This is what Yizhar seems to be suggesting, and it is most surprising that he does so. I say surprising because in his own society Yizhar was not at all a marginal man. He was born in 1916 into the heart and soul of the Zionist settlement project in Palestine, in Rehovot, to a well-known family of stalwart Zionists. His great-uncle Moshe Smilansky was one of the leaders of the first wave of Zionist settlers in Palestine and a prominent personality in the Yishuv. Yizhar, for his part, never surrendered his family's Zionist commitments. He fought in the 1948 war, and David Ben-Gurion, the towering political figure of the era, was his friend. He served for seventeen years as a member of the Knesset, a six-term parliamentarian from Mapai, BenGurion's mainstream Labor Zionist party, which dominated political life for the state's first three decades.
How, then, to make sense of Yizhar's act of literary dissidence, his fierce independence in exposing the moral numbness and psychological opacity of the soldiers in Khirbet Khizeh? After all, Israeli society in the wake of the war placed great value on conformism as the new state sought to secure economic and military stability, ever fearful of a "second round" of fighting from the Arab side. Yizhar was unwilling to follow in the path of most of his countrymen in ignoring or justifying the plight of the Palestinians. Lecturing to a group of Zionist youth after the war, he spoke candidly about a great deception perpetrated by Zionist leaders: "They planted deep in the heart of everyone that there is place for two peoples in this country--that one does not need to push the other out." And yet now, he continued, they tell us that "there is no room for Arabs in this country. They are not trustworthy, they can be a fifth column during wartime. This country is indeed only for Jews, since the Jew has no other place in the world other than this country." Although he did not consistently advocate the cause of the Palestinians or the refugees throughout his life, Yizhar remained attuned to the moral and political blemishes of the Zionist movement. In 1990 he spoke of Israel's occupation of the West Bank and Gaza at a memorial for Martin Buber: "The Palestinian question is not an Arab question, but entirely a Jewish question. It is a question for the Jews and a question for Judaism. And instead of continuing to run away from it, one must stop and turn to face it, turn and look at it directly."
It has often been noted that Hebrew literature has assumed, in the words of Todd Hasak-Lowy, a "critical and oppositional stance vis-a-vis the (political) establishment." Yizhar was a perfect representative of this tendency. So, too, was the young A.B. Yehoshua, writing twenty years after Khirbet Khizeh, in a seminal short story called "Mul ha-ye'arot," or "Facing the Forest," in which the Jewish protagonist silently assents to the destruction of a forest by an Arab whose destroyed village once stood in its place. This dissenting current has been continued by Israeli writers today, notably including Oz and Grossman. What is striking is that all these figures, from Yizhar to the present, are undeniably part of the political and cultural establishment of Israel, serving as official or unofficial representatives of the state, especially when abroad. This is not to say, of course, that the robust Israeli public square censors out all radical or transgressive voices in its midst. (To give but one small example: there is, amid the cacophony of the Israeli press, a Hebrew-language journal called Sedek devoted to the Nakba, as the Palestinian "catastrophe" of 1948 is known in Arabic.) It is to observe that the tradition of criticism issuing from prominent Hebrew writers toward the establishment most often emerges from within the establishment itself.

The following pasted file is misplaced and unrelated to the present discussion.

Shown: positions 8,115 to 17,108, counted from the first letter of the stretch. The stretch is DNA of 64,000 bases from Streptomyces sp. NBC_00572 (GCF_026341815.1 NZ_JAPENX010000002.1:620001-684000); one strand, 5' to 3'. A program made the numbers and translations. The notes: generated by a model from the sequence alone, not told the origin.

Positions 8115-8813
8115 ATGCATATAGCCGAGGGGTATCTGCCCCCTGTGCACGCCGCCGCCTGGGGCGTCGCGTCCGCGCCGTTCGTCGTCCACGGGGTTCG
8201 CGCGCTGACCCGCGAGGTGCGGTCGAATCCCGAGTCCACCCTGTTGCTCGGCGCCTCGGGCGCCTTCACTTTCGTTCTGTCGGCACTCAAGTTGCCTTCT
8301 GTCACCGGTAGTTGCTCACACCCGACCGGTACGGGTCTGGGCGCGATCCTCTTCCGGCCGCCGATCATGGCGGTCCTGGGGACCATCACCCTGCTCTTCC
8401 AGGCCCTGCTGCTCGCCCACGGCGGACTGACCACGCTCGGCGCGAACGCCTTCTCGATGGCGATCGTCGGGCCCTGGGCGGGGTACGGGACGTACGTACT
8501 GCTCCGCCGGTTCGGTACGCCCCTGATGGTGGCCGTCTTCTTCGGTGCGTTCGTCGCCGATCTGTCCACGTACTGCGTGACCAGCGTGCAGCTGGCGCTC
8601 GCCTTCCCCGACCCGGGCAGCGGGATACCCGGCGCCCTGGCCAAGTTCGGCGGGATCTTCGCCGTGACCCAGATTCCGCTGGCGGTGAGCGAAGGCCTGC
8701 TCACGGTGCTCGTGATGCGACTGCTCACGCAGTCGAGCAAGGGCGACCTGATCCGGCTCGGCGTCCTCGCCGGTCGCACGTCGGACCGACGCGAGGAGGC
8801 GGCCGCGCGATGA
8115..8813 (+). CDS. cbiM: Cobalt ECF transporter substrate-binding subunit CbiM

At the same time, it is undeniable that the bounds of the establishment change over time. There was a three-decade-long period during which the narrative of self-induced Arab flight went largely unchallenged in Israel. Then, in the 1980s, the "New Historians" began to call into question this pillar (and a number of others) of Israeli collective memory. Benny Morris, in a series of works beginning with The Birth of the Palestinian Refugee Problem (1987), relied on a massive trove of new archival sources to document the extent of forced removal by Jewish forces of Palestinian Arabs in 1948. A great deal of controversy attended Morris and his fellow revisionist historians in the 1990s. Over time, though, their work has begun to shift the terms of public debate from outright denial of forced expulsions to a widening admission that they took place.
The New Historians were far from the first ones to point to Israel's role in the exodus of Palestinian refugees. A long line of Palestinian scholars, including Arif al-Arif and Walid Khalidi, have traced the contours and effects of the Nakba for decades. And in 1959, the Iraqi-born Israeli scholar Rony Gabbay published a six-hundred-page study of the Arab refugee problem called A Political Study of the Arab-Jewish Conflict, in which he documented a "radical change"--from a defensive to an offensive posture--on the part of Jewish forces toward the Arab population of Palestine in the spring of 1948. He also determined that "in some cases, reluctant Arabs were forced to flee into Arab country."